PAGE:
Thursday, April 21, 2011

Standing up for the RIGHTS of Catholics

In addition to it being the holy Triduum this weekend, I am coming across another “anniversary”, something I’m not normally used to. This Saturday marks 6 months I’ve been in a relationship. Every now and then people ask what has changed with me in the relationship. If one looks at the amount of posting I’ve done, that’s an obvious change. I’ve got less time to read the blogs and the web to pick up stories. I think that’s a good thing. People nerd-rage far too much on these issues.

Yet blame a boring day at work for this coming post. With nothing to do and a column already written on the Offertory, I decided to check out the blogs. Apparently over the past week there’s been some controversy surrounding lay Catholic commentator Michael Voris. While I normally avoid the nerd-rage of those like Mark Shea and others, I think it is instructive. If anyone wants a glimpse as to why the Church has been through so much trouble recently, this tempest is a perfect example.

Apparently a bunch of liberal earth-hippies wrote a letter to Catholic Bishops. The memo suggest using the homilies during our Holiest days of Christianity (From the evening of Holy Thursday through Easter Sunday) to talk about Earth Day. As opposed to, you know, speaking about the Sacrifice of Christ, our salvation, and our ultimate Heavenly home because of the Resurrection.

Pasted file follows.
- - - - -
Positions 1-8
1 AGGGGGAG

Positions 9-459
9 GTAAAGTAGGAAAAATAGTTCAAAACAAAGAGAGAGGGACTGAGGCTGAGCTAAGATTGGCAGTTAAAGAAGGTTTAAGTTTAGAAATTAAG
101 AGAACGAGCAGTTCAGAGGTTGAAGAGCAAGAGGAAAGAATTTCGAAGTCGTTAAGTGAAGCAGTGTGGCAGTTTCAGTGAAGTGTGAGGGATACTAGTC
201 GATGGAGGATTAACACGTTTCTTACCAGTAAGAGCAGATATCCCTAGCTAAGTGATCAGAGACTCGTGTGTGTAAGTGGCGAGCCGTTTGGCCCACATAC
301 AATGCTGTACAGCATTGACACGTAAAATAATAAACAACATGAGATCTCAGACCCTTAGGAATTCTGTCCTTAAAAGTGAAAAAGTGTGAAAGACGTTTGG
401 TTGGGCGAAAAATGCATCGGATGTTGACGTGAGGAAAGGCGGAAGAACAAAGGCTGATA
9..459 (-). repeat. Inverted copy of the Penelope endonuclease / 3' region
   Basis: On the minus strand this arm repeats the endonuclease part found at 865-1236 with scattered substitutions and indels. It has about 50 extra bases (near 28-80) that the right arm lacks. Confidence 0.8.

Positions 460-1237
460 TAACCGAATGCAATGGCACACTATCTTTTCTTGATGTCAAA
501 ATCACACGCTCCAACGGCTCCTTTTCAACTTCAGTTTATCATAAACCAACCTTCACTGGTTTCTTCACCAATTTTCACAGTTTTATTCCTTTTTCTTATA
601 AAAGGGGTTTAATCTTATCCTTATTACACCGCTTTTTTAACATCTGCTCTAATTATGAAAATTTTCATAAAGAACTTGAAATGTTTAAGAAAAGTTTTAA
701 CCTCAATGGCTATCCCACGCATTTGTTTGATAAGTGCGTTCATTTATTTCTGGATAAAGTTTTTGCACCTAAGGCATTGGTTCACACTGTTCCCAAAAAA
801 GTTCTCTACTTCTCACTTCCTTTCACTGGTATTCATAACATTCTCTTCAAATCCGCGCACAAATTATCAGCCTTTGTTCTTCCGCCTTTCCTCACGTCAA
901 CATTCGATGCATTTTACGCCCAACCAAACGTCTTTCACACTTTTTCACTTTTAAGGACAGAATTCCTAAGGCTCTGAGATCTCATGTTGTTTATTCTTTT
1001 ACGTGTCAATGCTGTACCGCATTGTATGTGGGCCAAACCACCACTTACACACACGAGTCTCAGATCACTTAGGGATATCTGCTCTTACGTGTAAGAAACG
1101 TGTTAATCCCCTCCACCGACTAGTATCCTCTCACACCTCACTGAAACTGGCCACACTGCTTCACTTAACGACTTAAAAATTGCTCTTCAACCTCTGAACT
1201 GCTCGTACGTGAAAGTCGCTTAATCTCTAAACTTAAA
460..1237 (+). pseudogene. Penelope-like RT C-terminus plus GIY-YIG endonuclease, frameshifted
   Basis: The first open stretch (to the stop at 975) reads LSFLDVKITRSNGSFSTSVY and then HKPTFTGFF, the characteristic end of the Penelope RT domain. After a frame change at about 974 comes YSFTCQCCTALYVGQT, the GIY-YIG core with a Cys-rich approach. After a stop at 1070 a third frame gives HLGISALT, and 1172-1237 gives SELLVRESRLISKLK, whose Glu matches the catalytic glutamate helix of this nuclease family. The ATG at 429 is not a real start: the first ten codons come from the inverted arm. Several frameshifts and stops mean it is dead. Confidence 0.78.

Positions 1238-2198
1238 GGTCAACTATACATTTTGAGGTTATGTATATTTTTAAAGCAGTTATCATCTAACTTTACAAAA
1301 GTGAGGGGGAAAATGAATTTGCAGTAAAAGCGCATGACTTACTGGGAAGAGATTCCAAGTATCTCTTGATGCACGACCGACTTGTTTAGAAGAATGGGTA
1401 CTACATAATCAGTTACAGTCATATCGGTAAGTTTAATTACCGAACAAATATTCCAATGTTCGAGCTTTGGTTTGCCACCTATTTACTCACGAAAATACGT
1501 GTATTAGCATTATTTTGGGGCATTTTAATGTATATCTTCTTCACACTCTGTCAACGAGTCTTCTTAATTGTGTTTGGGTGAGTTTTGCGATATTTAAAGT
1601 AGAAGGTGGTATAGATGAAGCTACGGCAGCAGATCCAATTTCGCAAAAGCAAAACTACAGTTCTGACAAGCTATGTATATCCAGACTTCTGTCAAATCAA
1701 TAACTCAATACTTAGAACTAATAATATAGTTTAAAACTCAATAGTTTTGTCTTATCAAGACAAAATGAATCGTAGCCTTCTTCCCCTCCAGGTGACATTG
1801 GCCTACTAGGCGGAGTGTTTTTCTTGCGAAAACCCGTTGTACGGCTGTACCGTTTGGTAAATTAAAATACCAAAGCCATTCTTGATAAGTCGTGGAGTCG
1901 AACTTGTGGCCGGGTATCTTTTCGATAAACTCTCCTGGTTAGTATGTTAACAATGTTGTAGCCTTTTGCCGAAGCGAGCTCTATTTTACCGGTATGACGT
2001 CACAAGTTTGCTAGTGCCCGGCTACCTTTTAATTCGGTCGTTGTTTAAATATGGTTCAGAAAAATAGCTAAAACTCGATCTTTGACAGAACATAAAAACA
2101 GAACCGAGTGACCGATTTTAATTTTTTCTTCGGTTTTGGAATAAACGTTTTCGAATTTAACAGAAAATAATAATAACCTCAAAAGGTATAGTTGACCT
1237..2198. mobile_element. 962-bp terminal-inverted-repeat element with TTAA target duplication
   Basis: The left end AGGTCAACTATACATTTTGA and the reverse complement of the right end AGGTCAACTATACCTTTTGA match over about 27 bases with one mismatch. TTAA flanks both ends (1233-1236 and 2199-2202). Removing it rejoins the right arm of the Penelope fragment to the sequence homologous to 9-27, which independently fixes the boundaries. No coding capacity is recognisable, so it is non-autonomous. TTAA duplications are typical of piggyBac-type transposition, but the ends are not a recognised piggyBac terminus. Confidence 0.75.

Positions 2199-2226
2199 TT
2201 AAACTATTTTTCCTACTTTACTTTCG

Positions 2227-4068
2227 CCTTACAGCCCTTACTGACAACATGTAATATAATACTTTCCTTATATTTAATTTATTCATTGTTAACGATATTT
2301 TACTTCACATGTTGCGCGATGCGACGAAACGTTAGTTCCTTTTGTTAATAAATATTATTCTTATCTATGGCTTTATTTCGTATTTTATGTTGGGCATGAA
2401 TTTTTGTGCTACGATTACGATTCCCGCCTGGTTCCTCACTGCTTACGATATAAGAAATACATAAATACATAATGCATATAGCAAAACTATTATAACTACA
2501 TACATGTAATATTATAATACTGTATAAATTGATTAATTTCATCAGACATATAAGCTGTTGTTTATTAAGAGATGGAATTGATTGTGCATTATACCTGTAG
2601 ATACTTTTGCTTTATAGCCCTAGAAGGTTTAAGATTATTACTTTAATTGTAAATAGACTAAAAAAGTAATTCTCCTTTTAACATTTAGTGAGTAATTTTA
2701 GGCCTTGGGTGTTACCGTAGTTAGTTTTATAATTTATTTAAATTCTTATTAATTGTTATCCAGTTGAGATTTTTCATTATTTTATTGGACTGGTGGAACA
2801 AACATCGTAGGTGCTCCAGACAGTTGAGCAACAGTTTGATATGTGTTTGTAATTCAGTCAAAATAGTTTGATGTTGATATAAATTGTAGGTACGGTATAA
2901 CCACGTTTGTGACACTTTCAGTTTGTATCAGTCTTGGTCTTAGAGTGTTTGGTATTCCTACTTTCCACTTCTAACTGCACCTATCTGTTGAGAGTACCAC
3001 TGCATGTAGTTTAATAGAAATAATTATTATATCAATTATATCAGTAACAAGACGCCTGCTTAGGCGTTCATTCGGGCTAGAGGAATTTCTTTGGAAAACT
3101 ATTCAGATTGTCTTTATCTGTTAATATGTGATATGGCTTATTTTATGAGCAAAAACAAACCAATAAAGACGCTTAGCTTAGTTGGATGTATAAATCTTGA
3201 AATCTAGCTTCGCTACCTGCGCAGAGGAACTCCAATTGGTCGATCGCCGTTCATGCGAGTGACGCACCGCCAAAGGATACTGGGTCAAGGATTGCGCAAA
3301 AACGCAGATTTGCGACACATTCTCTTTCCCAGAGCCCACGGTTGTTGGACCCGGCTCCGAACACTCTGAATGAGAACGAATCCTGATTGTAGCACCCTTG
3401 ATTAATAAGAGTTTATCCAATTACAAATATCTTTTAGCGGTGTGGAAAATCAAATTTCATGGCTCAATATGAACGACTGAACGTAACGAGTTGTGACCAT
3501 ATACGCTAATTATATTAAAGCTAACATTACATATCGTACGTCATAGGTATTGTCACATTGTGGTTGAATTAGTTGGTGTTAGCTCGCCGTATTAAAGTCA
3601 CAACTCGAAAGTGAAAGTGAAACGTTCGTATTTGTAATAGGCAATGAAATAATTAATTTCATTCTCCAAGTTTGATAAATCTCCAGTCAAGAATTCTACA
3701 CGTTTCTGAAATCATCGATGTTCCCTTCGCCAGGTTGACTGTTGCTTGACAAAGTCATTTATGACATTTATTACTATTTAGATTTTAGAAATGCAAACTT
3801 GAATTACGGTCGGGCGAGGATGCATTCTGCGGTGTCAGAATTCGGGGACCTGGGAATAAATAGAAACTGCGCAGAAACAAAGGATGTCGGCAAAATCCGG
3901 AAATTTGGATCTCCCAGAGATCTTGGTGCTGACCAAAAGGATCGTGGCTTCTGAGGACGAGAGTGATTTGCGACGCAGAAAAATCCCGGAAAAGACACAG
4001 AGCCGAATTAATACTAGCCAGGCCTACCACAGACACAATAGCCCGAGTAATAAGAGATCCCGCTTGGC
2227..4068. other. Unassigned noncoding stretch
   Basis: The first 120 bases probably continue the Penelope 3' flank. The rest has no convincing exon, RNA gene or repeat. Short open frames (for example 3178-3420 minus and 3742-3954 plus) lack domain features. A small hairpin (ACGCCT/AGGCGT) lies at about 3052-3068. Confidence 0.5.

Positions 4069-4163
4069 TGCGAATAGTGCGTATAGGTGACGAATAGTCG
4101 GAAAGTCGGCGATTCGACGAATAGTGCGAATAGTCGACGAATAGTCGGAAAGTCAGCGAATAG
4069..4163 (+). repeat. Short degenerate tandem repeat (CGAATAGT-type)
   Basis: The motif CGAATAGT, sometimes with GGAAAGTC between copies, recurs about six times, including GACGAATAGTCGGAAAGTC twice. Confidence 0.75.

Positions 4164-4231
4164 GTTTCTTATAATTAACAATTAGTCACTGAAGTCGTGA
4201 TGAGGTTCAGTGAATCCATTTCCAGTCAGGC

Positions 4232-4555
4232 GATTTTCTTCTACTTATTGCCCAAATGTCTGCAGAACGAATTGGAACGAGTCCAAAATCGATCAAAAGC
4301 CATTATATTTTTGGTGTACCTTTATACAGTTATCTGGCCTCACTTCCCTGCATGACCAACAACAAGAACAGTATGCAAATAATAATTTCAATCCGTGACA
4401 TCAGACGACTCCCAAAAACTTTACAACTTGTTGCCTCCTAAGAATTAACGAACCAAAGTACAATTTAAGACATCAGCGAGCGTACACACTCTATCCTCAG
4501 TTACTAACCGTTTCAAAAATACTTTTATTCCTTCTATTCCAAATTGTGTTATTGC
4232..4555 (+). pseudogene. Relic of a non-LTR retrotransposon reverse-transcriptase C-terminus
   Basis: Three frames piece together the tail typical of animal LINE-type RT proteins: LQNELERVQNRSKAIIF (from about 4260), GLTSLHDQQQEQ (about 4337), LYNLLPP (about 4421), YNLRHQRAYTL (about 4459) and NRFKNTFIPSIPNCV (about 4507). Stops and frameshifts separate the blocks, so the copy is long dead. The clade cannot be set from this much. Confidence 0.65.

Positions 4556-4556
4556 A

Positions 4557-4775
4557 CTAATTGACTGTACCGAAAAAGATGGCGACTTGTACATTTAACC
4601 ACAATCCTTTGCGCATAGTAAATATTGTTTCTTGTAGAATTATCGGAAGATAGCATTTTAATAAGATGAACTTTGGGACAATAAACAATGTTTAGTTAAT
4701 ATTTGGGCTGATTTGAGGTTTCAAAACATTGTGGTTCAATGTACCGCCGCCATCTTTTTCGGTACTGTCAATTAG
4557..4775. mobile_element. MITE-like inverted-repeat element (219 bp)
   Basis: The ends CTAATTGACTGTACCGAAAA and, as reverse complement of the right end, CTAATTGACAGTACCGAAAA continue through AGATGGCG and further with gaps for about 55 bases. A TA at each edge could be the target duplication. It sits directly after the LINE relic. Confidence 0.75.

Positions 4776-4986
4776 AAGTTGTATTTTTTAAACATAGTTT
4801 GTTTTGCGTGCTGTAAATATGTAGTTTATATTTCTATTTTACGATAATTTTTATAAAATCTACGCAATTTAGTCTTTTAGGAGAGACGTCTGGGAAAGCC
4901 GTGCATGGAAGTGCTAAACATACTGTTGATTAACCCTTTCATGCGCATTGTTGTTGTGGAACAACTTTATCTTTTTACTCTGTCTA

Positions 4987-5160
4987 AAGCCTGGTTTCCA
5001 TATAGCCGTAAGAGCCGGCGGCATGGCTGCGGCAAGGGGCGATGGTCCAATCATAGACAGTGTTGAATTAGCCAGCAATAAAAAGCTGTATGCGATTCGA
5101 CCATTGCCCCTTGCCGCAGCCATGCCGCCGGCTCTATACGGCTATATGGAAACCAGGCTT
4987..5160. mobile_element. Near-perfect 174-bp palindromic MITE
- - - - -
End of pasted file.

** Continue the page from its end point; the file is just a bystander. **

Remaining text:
In a video that went viral amongst the Catholic world, Michael Voris suggested that if your parish priest so much as talks about Earth Day during the homilies, Catholics should leave that parish and attend elsewhere. For the life of me, I can’t figure out what’s wrong with that statement. Many Catholics have been confined to a prison of stupid homilies by liberal prelates over the years. I went to a Stations of the Cross on Good Friday once. The priest turned those meditations on the Passion of Our Lord into a call for social action against the “rich” and how the real lesson of Christ’s sacrifice is how we are to fight against “economic inequality.” I used every bit of my strength to not shout “you can’t be flippin serious!” I simply walked out.